• Katrina Natale from the Contra Costa (California) ECM comments, “The protocol development videos are so clear, succinct, and creatively put together; they hit all the key notes needed to overcome resistance to and generate engagement with the protocol development process in the task force.”

  • Training. OVC partner AEquitas provides training on victim-centered approaches to investigate and prosecute sex and labor trafficking cases. Current training topics include using wiretapping in state-level human trafficking cases, trafficking in local jails and prisons, working with sexual assault nurse examiners (SANE), forced criminality, and the prosecutor’s role in survivor-centered justice. In FY 2023, with OVC support, AEquitas will offer a set of trainings including a leadership institute for police and prosecution executives, advanced investigations, and effective strategies to identify and investigate labor trafficking.

    The OVC partners with the International Association of Chiefs of Police to offer virtual trainings and webinars focused on a wide range of topics about strategies to investigate and prosecute all forms of trafficking. Kevin Turner from the Tarrant County (Texas) ECM shares that the OVC-funded Leadership Institute to Combat Human Trafficking event “was attended by the command staff of a law enforcement partner.” He reflected, “After the event, they had a heightened understanding of human trafficking and the value of combatting human trafficking in a strong, collaborative manner, which resulted in their creation of a dedicated human trafficking unit and continued commitment to the Tarrant County ECM task force.”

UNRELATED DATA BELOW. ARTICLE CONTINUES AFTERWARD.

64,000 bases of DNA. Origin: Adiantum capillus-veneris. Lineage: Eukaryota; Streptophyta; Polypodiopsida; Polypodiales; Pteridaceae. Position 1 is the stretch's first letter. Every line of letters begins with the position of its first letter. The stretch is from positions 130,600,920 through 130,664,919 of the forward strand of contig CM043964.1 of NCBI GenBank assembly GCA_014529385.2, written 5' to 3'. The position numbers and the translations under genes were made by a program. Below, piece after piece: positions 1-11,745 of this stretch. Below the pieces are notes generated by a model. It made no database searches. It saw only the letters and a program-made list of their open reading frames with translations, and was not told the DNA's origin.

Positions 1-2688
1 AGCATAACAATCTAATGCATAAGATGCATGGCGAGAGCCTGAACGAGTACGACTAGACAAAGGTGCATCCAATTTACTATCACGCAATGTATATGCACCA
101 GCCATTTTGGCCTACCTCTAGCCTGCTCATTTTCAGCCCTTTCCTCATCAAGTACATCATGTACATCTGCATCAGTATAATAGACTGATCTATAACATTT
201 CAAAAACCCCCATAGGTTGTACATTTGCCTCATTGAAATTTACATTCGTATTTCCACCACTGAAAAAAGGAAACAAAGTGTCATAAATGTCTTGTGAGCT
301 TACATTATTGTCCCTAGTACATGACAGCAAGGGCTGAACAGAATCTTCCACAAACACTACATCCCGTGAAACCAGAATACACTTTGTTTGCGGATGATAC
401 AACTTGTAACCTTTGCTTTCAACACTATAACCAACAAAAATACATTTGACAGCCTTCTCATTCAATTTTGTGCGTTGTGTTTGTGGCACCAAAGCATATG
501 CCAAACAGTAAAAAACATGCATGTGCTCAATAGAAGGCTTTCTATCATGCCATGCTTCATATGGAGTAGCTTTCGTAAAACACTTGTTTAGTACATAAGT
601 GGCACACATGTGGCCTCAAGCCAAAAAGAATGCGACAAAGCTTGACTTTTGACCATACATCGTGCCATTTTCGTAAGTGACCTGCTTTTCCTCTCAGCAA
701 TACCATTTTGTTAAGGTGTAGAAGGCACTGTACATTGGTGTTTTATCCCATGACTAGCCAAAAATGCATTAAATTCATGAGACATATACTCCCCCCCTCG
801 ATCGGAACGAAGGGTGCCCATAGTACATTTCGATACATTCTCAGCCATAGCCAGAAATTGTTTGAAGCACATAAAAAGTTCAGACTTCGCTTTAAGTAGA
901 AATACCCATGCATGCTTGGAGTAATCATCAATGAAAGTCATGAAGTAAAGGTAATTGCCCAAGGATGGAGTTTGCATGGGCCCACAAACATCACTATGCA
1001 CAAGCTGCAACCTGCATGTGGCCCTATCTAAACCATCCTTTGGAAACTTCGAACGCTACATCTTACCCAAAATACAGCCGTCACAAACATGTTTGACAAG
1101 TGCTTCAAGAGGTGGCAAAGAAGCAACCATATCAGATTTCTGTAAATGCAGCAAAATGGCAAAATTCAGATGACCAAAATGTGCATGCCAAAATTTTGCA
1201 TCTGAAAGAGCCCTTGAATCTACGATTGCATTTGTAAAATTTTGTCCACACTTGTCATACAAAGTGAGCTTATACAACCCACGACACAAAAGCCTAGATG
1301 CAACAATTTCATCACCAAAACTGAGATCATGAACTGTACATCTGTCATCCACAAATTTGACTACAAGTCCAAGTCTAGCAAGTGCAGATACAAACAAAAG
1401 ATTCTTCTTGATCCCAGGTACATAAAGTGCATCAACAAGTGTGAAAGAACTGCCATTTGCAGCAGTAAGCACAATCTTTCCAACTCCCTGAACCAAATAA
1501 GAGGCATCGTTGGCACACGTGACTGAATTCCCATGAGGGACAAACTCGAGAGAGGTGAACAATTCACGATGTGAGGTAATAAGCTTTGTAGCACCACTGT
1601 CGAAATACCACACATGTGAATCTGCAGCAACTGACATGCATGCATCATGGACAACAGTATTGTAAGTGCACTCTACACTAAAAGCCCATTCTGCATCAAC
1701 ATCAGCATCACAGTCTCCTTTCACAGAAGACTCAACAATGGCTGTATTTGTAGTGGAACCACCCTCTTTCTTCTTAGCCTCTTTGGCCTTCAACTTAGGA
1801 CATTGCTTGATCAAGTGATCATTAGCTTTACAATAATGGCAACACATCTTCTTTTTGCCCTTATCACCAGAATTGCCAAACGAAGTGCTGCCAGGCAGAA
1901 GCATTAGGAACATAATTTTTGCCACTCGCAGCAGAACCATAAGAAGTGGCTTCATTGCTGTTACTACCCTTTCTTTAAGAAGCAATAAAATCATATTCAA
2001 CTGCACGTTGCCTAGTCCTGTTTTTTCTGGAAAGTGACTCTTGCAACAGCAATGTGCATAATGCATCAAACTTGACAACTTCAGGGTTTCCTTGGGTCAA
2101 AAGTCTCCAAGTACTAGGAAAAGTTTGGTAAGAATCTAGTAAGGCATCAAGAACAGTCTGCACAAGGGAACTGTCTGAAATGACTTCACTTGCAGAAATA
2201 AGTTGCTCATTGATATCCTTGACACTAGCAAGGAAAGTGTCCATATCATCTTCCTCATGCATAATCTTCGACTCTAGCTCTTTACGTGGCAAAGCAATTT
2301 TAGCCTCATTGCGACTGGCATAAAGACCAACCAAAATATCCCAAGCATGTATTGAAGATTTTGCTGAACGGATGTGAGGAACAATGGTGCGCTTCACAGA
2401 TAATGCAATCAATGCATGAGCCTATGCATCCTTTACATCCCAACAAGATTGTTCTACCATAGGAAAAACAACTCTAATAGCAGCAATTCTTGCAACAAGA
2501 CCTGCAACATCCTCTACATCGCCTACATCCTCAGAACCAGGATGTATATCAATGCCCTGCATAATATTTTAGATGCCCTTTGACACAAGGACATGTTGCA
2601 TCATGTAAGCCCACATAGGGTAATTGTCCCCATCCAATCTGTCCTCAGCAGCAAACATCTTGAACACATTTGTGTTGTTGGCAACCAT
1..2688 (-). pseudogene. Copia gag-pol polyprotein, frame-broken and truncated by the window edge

• Survivor engagement resource. In FY 2022, with OVC funding, the Survivor Alliance and ICF Incorporated launched Supporting Survivor Engagement in Anti-Trafficking (SETTA) programming for OVC grantees, including ECM task forces. This project helps jurisdictions create sustainable engagement with human trafficking survivors to improve anti-trafficking programming.

For more information and available free resources and assistance and to stay connected with OVC and learn about existing and upcoming funding opportunities, visit the OVC Stay Connected page.